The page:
Arkansas: The Cornell family meth house

Photo courtesy of Decontamination Professionals International

McRae, Arkansas: Hazel and Clarence Cornell lived in a trailer for a year, after they found out that the home they bought in 2001 had once been used as a meth lab.  Soon after they unknowingly bought the former meth house, health problems began.  Clarence couldn’t breath and “turned white as a sheet”, when something in the house irritated his lungs, which had already been compromised by emphysema. Hazel also had chronic bronchitis. Hazel attributed the respiratory problems to the shampoo they used to clean the rugs in the house.

The Cornells, like most people, didn’t find out that they were living in a meth house, until they started talking to their neighbors. When Hazel began telling their neighbors about the health problems they were having,  she says the neighbor asked her if she knew she was living in a meth lab.  They didn’t. No one had told them, including the realtor.

The couple moved out of the house in to a trailer home on their property, unable to take salvage everything they’d worked so hard to get for 45 years.  Everything in their house was contaminated.  The kitchen sink had green stains in it, stains that Hazel said was leftover meth residue.  The ovens in her kitchen were contaminated too and she worried about that because she baked bread in those ovens. Her suspicions about her house being contaminated were confirmed when test results showed that the amount of meth contamination in their home was 72 times  above the acceptable level of methamphetamine, according to Arkansas health standards. Decontaminating their home would  cost them $50,000, according to an estimate they received.

Arkansas law required the realtor who sold them home to tell them if the home had been used as a meth lab.  The realtor said that no one was ever arrested on meth charges at their home, but the Cornells say that police reports and bench warrants prove that there was.  The Cornell’s decided it was time to let a judge decide and they filed a lawsuit against the realtor in April 2005.

Meth labs in Arkansas showed an increase in 2008,  yet law enforcement seems not to be as aware about meth labs as they should be.  To view the article and video that I posted about the increase in meth labs in Arkansas, click here.

If you know anything of further updates to the Cornell story, please contact me at methlabhomes at gmail dot com


Arkansas Matters


  1. gualm says

    It is difficult for me to be sympathetic.. Over the years,
    I think so much time and energy was used on prosecuting young black men for selling crack and making sure they spent most of their time in jail. Black addicts were seen as nothing but street trash and depending on a gov. handouts. These same scenarios were being played out in white rural and suburban communities but they sat in denial that no drugs existed in their communities. Now the meth problem is completely out of control. The news continues to portray young blacks as lowly drug dealers and addicts but reality Tv shows glorify white meth addicts and drug dealers as individuals who have temporarily gotten derailed and are worth saving via counseling and intervention.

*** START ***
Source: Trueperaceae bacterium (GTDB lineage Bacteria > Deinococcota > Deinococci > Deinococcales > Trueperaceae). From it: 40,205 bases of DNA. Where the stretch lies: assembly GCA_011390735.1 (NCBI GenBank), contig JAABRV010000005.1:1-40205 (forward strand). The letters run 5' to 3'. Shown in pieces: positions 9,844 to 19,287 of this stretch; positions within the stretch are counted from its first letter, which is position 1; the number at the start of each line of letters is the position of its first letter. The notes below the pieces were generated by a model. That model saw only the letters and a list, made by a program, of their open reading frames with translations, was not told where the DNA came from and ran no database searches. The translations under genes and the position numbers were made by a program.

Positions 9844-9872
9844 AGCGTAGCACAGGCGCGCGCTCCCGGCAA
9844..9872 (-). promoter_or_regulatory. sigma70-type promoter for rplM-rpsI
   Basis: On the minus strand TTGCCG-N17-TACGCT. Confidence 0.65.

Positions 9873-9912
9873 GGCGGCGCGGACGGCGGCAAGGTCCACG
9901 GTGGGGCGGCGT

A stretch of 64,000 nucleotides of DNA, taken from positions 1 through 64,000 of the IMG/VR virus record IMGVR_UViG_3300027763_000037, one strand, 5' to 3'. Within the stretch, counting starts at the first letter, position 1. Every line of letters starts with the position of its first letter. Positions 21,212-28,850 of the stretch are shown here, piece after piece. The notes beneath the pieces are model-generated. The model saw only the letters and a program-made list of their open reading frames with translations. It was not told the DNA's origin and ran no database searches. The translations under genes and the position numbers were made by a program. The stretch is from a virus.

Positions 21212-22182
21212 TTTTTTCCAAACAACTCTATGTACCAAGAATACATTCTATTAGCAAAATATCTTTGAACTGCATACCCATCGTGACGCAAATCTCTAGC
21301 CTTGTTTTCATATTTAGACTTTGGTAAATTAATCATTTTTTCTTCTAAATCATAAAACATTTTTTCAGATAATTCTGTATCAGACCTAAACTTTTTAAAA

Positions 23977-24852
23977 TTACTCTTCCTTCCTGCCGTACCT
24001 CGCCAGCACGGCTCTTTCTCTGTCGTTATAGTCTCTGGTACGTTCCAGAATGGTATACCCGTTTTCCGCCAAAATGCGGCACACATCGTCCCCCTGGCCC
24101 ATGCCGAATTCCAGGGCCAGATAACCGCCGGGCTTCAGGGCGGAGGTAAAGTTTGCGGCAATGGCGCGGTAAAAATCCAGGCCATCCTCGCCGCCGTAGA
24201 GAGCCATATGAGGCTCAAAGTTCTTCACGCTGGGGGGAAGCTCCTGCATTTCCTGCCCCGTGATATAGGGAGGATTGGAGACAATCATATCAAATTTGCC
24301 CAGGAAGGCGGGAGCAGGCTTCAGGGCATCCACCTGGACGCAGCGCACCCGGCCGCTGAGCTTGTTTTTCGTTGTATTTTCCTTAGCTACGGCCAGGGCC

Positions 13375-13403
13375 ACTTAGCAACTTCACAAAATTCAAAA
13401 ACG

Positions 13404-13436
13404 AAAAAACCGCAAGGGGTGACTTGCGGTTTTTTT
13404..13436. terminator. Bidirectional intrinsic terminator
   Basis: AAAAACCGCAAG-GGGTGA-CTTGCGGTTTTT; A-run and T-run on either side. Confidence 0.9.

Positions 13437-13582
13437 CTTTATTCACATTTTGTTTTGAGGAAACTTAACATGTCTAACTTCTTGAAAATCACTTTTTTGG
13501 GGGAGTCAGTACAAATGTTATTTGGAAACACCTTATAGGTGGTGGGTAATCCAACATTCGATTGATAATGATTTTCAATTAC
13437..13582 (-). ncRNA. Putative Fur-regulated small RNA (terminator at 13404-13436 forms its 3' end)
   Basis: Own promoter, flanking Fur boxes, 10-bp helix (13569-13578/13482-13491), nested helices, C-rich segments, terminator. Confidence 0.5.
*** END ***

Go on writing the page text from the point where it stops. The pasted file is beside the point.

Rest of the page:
Where are the strict laws against the white meth offenders.

    “Those in glass houses should not throw stones”…

    • says

      The people who are living in these contaminated homes are the innocent victims of the meth problem in the U.S. I certainly hope that your statement “It is difficult for me to be sympathetic” is not intended for the individuals and families who unknowingly bought or rented contaminated homes.

      Those convicted on meth charges serve some very lengthy prison sentences from what I’ve read, as lengthy as life in prison, in fact. However, putting drug addicts in prison, whether they are addicted to coke or meth or whether they’re black or white or red or yellow, is not going to help them to kick their drug habit. That is especially true of meth, which is extremely addictive and has a high recidivism rate for those who only serve time in prison and don’t get rehabilitated.

      Did you realize that most of the people in prison today have been incarcerated as a result of meth related charges?

  2. Anna says

    According to the Bureau of Justice Statistics, arrests related to synthetic drugs make up approximately four percent of drug-related arrests and approximately three percent of inmates incarcerated for drug-related offenses are incarcerated for synthetic drug offenses. I imagine meth-related offenses make up the majority of that three percent of drug-related offenders, but they are still a small percent of inmates, not the majority.

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